Nonetheless I have mixed feelings. There is no question that in an ideal world we would all have local access to organically grown and minimally processed foods--free range chickens and vegetables grown with natural fertilizers in a sustainable family farm environment where the animals are treated humanely. But we don't. Why? The usual answer is you can't produce food cheaply enough in that manner to feed a world of six and a half billion people. This book in effect argues that you can, and the real reason we don't is that the big corporations have a stranglehold on not just our governments but on the science and logistics required to deliver and present the food including labor, transportation, storage, and the markets. Small and local can't compete.
However, what is hardly mentioned in the book and seems almost taboo to say is that the underlying problem, which is only going to get worse, is the enormous demand for food put on our resources because we have too many people living on this planet. I can see a Wendell Berry kind of agrarian paradise possible after we cut our numbers by perhaps half (more would be better) with a larger percentage of the population choosing to become farmers.
Currently the Slow Foods, sustainable foods, organic foods, and the humane treatment to animals movements are mainly supported by society's well-to-do, its elites educationally and economically. The average person cannot afford to shop at Whole Foods, which is sometimes called "Whole Paycheck." Neither can your average urban or suburban dweller conveniently find his or her way to the local farmer's market, if there is one.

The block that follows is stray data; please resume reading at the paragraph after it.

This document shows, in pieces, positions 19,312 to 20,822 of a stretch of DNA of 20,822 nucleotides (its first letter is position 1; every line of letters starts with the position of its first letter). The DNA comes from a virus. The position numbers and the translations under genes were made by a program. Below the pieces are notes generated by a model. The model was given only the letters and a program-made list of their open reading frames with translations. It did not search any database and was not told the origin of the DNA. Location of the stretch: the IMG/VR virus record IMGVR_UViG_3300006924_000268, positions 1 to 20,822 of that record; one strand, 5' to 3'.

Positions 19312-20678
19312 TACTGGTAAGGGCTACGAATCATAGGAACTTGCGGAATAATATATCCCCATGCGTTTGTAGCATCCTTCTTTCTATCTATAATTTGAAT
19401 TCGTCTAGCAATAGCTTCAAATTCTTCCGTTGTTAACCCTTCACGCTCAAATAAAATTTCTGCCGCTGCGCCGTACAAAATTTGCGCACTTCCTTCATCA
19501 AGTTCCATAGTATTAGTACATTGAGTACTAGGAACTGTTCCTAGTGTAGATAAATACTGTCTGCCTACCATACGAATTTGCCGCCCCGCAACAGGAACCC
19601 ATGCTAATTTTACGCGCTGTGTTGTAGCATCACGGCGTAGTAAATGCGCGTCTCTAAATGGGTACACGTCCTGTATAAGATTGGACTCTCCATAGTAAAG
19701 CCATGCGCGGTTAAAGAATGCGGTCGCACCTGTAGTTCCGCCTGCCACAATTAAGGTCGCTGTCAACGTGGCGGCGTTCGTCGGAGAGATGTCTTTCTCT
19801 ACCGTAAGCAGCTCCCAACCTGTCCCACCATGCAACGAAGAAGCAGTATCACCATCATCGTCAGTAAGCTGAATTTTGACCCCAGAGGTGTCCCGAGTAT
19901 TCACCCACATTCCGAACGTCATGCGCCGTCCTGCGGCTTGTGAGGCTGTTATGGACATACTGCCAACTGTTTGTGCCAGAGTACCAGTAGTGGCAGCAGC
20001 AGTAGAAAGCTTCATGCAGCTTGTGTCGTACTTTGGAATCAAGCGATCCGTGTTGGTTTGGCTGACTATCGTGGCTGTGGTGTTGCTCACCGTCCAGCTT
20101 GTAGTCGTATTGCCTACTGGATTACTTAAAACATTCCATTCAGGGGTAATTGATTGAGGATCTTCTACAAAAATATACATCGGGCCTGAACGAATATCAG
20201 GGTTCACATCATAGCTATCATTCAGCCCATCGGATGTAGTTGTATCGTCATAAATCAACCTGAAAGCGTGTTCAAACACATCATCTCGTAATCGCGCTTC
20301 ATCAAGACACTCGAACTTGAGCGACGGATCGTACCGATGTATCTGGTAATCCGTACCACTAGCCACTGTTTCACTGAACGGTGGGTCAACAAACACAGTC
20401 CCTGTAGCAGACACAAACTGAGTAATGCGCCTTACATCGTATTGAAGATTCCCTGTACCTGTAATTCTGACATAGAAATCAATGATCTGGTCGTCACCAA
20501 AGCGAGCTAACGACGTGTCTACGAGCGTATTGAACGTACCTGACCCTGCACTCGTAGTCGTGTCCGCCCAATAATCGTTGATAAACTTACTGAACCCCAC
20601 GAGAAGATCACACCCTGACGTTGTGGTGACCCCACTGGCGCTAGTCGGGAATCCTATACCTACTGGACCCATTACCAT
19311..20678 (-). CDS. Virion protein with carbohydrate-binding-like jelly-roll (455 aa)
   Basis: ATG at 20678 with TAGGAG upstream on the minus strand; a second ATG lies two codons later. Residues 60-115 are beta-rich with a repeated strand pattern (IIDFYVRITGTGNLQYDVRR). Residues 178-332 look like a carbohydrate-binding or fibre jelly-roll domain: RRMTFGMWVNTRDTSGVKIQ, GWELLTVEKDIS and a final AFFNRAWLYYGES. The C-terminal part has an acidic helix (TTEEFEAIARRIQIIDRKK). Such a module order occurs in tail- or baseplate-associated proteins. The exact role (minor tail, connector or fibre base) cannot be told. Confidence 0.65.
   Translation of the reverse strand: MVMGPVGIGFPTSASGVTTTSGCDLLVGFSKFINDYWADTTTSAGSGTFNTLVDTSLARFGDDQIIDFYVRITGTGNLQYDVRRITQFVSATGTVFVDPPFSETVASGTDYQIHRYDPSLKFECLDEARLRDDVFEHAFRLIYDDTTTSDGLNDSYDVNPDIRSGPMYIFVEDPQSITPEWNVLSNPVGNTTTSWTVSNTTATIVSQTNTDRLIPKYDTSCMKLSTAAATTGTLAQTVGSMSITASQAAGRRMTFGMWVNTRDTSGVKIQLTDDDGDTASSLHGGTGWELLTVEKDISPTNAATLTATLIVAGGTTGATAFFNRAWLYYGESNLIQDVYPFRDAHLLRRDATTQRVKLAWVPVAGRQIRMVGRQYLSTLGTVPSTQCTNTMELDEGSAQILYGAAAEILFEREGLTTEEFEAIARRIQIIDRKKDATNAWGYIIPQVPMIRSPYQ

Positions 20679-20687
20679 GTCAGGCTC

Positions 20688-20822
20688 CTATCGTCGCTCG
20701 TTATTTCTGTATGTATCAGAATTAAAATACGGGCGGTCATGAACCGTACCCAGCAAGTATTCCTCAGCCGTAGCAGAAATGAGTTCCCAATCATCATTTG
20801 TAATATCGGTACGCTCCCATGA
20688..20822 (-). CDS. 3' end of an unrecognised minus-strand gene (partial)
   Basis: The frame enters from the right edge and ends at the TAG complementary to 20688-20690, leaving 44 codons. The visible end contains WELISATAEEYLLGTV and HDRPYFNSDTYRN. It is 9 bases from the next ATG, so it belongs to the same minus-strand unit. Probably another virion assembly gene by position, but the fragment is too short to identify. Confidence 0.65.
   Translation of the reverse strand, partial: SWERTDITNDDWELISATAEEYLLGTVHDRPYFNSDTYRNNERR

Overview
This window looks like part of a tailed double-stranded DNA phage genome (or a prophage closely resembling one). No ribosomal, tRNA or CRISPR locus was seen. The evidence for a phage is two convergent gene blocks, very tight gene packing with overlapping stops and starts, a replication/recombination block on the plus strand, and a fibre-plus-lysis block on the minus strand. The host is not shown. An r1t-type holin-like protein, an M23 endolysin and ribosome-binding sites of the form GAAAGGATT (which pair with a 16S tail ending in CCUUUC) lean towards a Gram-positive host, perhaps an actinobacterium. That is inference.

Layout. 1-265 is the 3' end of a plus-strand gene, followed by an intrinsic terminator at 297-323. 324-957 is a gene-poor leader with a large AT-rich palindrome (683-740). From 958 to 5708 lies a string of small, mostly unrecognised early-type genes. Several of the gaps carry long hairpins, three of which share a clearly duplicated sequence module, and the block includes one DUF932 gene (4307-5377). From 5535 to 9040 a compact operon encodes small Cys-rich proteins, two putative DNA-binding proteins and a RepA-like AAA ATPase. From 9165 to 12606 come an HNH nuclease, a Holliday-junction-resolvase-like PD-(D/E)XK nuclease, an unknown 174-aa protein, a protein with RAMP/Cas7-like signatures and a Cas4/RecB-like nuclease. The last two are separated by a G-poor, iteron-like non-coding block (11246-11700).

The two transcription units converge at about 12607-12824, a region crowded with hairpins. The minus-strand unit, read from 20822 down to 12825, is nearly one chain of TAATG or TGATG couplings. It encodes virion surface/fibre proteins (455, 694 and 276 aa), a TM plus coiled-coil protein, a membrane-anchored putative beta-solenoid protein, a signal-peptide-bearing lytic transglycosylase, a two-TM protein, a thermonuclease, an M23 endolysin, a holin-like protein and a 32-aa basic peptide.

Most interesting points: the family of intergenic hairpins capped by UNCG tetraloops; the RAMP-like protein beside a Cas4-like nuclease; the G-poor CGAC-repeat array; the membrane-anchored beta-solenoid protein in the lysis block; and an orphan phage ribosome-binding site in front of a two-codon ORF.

But the main problem in the United States is public ignorance. The average person has little understanding of nutrition and is bombarded by conflicting claims in the literature as the big corporations pay for studies that support their interests. On television and elsewhere there's an endless stream of ads promoting fast and cheap food, adulterated food, and food that entices and seduces with depictions of juicy, fatty, starchy essences. A secondary problem is the loss of the tradition of the home cooked meal. As Joel Salatin writes in his essay "Declare Your Independence": "Learn to Cook Again"(!). Much of the food that is bought at supermarkets and taken home to prepare is of the "throw it in the microwave" variety. With many if not most households having two bread winners or a single parent, who has the time and energy to prepare a complete home-cooked meal?
So ultimately the stranglehold that agribusiness has on our society is the result of an unhealthy lifestyle pursued by most people, a lifestyle that has removed us from the land and thrown us onto the concrete and asphalt jungles of our cities and suburbs, has taught us little to nothing about our real relationship with the natural environment and the foods that have sustained us for thousands of years. Instead we live in ignorance in an artificial and unsustainable world of mass produced, sanitized junk food, force fed to us as if by gigantic steam shovels. Or, to change the image, like our cattle, hogs and chickens we are kept at the trough and stuffed to the gills with an ever flowing stream of denatured concoctions of carbohydrates, fats, proteins, sugars and additives until perhaps someday we'll burst. Obesity and chronic disease reign supreme and all our days we will dwell in the house of the overfed and the under nourished.
I applaud editor Karl Weber and the others who contributed to this excellent book and hope it is widely read. And I wish the producers of the documentary a huge audience. Understanding and education come first. We as a society have to know there is a problem, and if this book and accompanying film reach large number of people, that will be a giant step in the right direction.
--Dennis Littrell, author of “The World Is Not as We Think It Is”